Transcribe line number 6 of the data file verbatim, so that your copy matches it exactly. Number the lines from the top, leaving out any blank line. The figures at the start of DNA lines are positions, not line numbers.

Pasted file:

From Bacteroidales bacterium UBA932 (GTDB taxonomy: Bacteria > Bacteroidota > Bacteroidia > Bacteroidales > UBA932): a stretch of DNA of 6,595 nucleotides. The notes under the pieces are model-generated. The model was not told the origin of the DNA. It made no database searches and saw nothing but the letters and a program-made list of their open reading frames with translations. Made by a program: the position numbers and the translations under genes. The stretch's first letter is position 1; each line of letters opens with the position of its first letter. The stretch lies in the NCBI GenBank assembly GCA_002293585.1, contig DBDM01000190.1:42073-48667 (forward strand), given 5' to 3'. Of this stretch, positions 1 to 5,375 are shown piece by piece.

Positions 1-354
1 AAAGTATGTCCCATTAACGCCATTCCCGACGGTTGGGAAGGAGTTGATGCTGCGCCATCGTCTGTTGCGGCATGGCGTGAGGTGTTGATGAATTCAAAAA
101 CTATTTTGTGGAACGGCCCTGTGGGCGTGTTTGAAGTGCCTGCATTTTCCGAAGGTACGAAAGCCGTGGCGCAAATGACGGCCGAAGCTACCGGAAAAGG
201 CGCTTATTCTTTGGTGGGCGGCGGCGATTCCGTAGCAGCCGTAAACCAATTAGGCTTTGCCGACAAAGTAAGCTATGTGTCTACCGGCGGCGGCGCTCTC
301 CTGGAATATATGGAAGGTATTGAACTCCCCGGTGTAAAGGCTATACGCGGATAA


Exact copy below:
301 CTGGAATATATGGAAGGTATTGAACTCCCCGGTGTAAAGGCTATACGCGGATAA